Saturday, 17 March 2018

Astrodome - II (Album Review)

Release date: March 04th 2018. Label: Self Released. Format: Cassette/CD/DD

II – Tracklisting

1.Mirage 10:07
2.Secular Fields 06:12
3.Dawn Gardens 05:41
4.Sunrite 12:06
5.Atlas 06:27


Going back to late 2014, a newly spaced-out band coming from the beautiful city of Porto (Portugal), Astrodome, come on the scene with their charge of psychedelia, fuzz and that seventies aftertaste that never hurts.

Their fist appearance on the scene, Live Demo, although raw in its production and execution (it is still a direct hit during a live) let us guess the potentialities of the Portuguese quartet. With their first self-produced debut album (Astrodome), things immediately became clear. Instrumental psychedelia of high levels with a chilling rhythm section. Listen to the drums on Coronation and I will tell you.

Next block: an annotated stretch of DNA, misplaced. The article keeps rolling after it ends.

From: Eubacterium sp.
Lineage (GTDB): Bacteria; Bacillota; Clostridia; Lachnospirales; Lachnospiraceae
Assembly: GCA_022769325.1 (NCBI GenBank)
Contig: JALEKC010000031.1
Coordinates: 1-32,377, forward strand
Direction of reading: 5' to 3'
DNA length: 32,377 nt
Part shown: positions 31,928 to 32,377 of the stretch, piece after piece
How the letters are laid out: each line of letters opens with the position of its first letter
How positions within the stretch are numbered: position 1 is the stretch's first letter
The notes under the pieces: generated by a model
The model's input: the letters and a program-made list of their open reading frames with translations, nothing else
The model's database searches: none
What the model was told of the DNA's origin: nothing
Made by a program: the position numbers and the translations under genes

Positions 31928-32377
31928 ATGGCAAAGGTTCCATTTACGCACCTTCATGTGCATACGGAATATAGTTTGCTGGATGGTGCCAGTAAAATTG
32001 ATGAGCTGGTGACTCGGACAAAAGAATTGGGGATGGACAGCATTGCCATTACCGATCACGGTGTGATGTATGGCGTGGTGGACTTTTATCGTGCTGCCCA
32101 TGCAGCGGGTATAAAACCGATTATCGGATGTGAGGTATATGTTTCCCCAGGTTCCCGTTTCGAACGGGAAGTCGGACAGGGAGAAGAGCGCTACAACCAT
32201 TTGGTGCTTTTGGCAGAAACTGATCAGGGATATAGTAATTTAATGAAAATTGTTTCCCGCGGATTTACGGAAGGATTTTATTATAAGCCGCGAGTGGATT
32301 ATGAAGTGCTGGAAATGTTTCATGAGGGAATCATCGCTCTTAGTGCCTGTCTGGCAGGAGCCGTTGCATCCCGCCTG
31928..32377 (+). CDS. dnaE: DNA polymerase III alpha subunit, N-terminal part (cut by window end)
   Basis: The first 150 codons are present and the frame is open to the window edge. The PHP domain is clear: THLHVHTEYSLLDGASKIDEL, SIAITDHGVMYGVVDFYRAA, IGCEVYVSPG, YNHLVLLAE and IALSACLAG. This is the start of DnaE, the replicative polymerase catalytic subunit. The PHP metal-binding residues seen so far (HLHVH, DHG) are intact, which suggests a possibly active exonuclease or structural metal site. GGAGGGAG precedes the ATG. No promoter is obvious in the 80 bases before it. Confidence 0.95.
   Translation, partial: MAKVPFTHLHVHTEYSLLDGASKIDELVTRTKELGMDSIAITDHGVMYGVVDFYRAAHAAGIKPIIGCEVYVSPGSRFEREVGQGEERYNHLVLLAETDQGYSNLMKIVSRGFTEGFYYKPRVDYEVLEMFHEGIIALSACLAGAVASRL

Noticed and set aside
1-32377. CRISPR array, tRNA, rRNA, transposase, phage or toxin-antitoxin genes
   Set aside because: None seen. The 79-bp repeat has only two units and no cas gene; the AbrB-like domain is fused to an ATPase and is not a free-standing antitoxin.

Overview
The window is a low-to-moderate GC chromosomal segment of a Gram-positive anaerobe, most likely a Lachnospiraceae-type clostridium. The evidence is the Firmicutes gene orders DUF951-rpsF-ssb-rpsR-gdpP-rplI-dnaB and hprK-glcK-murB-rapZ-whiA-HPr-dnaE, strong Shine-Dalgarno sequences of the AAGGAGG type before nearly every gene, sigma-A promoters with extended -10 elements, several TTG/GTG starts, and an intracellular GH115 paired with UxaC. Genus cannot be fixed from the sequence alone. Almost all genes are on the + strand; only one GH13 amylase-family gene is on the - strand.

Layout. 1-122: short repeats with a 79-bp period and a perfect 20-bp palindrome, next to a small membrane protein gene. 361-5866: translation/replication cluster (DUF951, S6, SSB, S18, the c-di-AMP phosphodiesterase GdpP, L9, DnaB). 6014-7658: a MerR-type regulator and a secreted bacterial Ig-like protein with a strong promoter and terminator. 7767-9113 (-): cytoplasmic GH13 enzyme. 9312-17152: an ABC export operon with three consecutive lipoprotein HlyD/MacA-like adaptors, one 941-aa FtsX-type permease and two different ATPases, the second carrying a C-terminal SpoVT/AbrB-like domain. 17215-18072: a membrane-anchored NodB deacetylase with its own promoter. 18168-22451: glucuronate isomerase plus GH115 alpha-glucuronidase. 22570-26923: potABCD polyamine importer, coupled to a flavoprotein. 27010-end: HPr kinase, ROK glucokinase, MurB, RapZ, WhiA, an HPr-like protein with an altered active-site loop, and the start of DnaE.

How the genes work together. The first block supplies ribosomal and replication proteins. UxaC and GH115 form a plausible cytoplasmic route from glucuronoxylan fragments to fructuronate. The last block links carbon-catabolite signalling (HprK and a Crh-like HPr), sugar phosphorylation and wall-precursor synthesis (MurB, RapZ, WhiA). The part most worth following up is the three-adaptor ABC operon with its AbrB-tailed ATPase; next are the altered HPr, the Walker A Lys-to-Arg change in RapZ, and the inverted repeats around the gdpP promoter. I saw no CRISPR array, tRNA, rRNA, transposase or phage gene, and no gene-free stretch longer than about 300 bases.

But now, after a line-up change, with Kevin (Big Red Panda, another band to absolutely check out) replacing Pedro at the guitar, they return with II, an album that marks a remarkable dose of maturity compared to previous ones.

While remaining firm to their original sound, the band in this album managed to create something really interesting. The bass/drum rhythm section is something monstrous, able to create that hypnotic background where the guitars and the masterful use of keyboards complete the work for a product that is pure psychedelic, seasoned with the right dose of fuzz and more ' doom ' moments, able to elevate the product towards something wonderful.

In this album the influence of bands like Causa Sui, Weedpecker and also My Sleeping Karma becomes even more evident, while maintaining a certain originality, adding layers of spaciness to their music.

What I really appreciate in this album is the maturity of the band, which should be taken as an example of constant improvement. Probably the charm of a city, beautiful and decadent at the same time, allowed Astrodome to evolve in an excellent way over the years. From a wonderful city a wonderful band.

Words by Bruno Bellisario